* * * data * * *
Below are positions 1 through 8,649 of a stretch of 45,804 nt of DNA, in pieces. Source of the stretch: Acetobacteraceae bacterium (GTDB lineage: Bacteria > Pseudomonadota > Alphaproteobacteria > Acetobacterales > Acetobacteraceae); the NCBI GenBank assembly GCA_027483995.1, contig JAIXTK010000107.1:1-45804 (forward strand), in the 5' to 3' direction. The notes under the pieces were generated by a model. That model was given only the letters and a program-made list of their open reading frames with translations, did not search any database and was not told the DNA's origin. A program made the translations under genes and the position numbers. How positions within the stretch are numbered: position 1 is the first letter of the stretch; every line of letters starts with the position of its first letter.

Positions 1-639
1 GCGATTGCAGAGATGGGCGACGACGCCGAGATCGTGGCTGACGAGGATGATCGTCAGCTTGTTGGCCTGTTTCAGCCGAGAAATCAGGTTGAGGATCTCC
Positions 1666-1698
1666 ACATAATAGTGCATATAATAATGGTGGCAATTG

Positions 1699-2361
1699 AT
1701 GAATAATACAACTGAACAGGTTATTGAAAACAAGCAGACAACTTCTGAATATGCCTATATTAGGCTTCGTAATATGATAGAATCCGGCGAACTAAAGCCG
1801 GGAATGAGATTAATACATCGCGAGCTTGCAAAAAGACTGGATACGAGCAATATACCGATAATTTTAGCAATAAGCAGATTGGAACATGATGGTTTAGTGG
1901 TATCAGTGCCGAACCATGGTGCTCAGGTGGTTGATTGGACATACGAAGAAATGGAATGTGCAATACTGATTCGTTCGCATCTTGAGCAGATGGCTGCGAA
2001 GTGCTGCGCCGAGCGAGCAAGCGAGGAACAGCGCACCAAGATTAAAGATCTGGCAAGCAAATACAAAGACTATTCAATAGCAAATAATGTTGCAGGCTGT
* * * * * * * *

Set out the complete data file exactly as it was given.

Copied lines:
Below are positions 1 through 8,649 of a stretch of 45,804 nt of DNA, in pieces. Source of the stretch: Acetobacteraceae bacterium (GTDB lineage: Bacteria > Pseudomonadota > Alphaproteobacteria > Acetobacterales > Acetobacteraceae); the NCBI GenBank assembly GCA_027483995.1, contig JAIXTK010000107.1:1-45804 (forward strand), in the 5' to 3' direction. The notes under the pieces were generated by a model. That model was given only the letters and a program-made list of their open reading frames with translations, did not search any database and was not told the DNA's origin. A program made the translations under genes and the position numbers. How positions within the stretch are numbered: position 1 is the first letter of the stretch; every line of letters starts with the position of its first letter.

Positions 1-639
1 GCGATTGCAGAGATGGGCGACGACGCCGAGATCGTGGCTGACGAGGATGATCGTCAGCTTGTTGGCCTGTTTCAGCCGAGAAATCAGGTTGAGGATCTCC
Positions 1666-1698
1666 ACATAATAGTGCATATAATAATGGTGGCAATTG

Positions 1699-2361
1699 AT
1701 GAATAATACAACTGAACAGGTTATTGAAAACAAGCAGACAACTTCTGAATATGCCTATATTAGGCTTCGTAATATGATAGAATCCGGCGAACTAAAGCCG
1801 GGAATGAGATTAATACATCGCGAGCTTGCAAAAAGACTGGATACGAGCAATATACCGATAATTTTAGCAATAAGCAGATTGGAACATGATGGTTTAGTGG
1901 TATCAGTGCCGAACCATGGTGCTCAGGTGGTTGATTGGACATACGAAGAAATGGAATGTGCAATACTGATTCGTTCGCATCTTGAGCAGATGGCTGCGAA
2001 GTGCTGCGCCGAGCGAGCAAGCGAGGAACAGCGCACCAAGATTAAAGATCTGGCAAGCAAATACAAAGACTATTCAATAGCAAATAATGTTGCAGGCTGT